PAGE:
slide36

learning

recognition

codewords dictionary

feature detection

& representation

image representation

category

decision

category models

(and/or) classifiers

feature detection
Feature detection
  • Sliding Window
    • Leung et al, 1999
    • Viola et al, 1999
    • Renninger et al 2002
feature detection39
Feature detection
  • Sliding Window
    • Leung et al, 1999
    • Viola et al, 1999
    • Renninger et al 2002
  • Regular grid
    • Vogel et al. 2003
    • Fei-Fei et al. 2005
feature detection40
Feature detection
  • Sliding Window
    • Leung et al, 1999
    • Viola et al, 1999
    • Renninger et al 2002
  • Regular grid
    • Vogel et al. 2003
    • Fei-Fei et al. 2005
  • Interest point detector
    • Csurka et al. 2004
    • Fei-Fei et al. 2005
    • Sivic et al. 2005
feature detection41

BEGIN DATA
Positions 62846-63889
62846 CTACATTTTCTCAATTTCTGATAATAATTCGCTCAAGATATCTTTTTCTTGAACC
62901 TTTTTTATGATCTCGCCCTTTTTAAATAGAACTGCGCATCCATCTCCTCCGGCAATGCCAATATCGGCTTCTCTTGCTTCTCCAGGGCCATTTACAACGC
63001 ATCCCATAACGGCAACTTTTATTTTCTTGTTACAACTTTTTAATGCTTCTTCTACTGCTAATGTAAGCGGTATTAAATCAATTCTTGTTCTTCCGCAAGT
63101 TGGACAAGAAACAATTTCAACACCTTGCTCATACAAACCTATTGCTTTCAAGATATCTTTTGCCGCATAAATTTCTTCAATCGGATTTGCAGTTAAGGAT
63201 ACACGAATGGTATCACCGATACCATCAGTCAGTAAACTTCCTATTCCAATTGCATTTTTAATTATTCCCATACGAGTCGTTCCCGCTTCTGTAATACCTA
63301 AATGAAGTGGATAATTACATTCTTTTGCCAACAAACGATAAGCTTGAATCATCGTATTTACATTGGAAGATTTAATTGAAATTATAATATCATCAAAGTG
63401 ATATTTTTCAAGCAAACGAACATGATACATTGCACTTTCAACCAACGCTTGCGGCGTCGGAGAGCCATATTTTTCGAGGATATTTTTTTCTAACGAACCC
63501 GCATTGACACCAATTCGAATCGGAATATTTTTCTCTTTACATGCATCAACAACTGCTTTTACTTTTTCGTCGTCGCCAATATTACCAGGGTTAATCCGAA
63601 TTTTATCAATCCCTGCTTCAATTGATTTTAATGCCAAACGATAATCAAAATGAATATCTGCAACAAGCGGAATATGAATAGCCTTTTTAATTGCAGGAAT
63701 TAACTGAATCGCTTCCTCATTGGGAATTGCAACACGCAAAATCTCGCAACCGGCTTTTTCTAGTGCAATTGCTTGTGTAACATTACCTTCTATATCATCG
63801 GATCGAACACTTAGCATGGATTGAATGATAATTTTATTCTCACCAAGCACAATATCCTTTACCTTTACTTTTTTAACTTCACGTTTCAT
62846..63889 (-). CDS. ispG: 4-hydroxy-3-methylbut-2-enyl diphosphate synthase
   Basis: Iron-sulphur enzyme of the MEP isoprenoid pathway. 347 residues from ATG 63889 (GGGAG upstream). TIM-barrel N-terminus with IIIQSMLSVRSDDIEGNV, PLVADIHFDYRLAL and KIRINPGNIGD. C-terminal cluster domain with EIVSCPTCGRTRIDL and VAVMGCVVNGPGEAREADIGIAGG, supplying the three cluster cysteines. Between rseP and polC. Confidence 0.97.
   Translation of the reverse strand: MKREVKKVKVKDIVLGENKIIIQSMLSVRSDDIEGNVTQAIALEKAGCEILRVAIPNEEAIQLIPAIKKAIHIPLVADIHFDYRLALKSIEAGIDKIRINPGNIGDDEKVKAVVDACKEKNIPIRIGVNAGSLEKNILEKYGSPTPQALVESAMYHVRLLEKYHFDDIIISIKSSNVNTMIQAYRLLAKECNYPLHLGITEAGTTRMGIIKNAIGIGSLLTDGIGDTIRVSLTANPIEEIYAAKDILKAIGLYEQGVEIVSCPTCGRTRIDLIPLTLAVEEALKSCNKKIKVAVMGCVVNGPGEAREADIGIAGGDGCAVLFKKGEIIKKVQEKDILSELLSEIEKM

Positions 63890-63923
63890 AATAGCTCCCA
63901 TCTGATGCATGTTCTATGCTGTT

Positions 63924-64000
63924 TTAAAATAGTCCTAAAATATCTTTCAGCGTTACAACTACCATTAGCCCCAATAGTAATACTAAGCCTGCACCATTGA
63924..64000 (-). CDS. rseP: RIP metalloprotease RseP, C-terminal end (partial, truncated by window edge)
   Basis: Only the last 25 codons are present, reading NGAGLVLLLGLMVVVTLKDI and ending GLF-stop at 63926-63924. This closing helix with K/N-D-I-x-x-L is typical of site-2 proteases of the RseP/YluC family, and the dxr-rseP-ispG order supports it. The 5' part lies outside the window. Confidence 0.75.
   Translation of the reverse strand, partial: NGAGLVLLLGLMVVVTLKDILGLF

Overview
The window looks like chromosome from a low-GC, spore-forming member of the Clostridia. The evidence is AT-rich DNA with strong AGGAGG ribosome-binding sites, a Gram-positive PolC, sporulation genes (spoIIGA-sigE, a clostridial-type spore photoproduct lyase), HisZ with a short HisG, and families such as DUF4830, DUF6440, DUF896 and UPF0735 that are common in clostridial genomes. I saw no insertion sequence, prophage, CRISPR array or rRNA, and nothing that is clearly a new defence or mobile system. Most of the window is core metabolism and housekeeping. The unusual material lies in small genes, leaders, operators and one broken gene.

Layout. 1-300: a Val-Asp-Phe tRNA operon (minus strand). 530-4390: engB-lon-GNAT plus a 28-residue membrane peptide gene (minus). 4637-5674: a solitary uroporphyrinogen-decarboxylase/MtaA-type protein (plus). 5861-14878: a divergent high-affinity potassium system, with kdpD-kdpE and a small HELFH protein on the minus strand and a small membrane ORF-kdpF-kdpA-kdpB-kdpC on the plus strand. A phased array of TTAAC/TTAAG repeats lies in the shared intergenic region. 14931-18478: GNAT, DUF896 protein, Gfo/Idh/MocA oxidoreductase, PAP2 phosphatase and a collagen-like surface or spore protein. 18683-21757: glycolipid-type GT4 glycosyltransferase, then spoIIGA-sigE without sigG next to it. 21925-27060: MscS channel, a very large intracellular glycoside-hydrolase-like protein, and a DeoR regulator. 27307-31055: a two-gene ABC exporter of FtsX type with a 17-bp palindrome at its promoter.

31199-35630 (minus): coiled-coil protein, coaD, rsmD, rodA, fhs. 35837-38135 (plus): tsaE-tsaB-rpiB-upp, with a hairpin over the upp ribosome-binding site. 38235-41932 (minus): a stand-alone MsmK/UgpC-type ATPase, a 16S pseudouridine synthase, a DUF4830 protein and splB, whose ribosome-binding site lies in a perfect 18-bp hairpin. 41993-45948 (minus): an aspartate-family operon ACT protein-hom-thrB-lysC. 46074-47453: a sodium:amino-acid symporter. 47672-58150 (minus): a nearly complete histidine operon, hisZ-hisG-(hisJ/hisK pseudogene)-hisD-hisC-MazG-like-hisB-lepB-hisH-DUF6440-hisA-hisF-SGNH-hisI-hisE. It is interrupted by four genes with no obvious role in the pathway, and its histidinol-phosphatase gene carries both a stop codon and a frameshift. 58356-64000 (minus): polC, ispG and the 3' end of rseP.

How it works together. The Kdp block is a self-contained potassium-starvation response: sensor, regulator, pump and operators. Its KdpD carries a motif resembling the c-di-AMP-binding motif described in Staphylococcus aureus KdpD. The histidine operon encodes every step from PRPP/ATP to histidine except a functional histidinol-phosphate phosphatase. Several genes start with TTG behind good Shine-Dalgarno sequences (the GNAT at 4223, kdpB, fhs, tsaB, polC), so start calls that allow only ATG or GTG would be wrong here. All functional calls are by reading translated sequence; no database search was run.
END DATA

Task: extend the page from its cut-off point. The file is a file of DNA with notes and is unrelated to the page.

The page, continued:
Feature detection
  • Sliding Window
    • Leung et al, 1999
    • Viola et al, 1999
    • Renninger et al 2002
  • Regular grid
    • Vogel et al. 2003
    • Fei-Fei et al. 2005
  • Interest point detector
    • Csurka et al. 2004
    • Fei-Fei et al. 2005
    • Sivic et al. 2005
  • Other methods
    • Random sampling (Ullman et al. 2002)
    • Segmentation based patches
      • Barnard et al. 2003, Russell et al 2006, etc.)
feature representation
Feature Representation

Visual words, aka textons, aka keypoints:

K-means clustered pieces of the image

  • Various Representations:
    • Filter bank responses
    • Image Patches
    • SIFT descriptors

All encode more-or-less the same thing…

interest point features
Interest Point Features

Compute SIFT descriptor

[Lowe’99]

Normalize patch

Detect patches

[Mikojaczyk and Schmid ’02]

[Matas et al. ’02]

[Sivic et al. ’03]

Slide credit: Josef Sivic

slide44

Interest Point Features

slide45

Patch Features

clustering usually k means

Clustering (usually k-means)

Vector quantization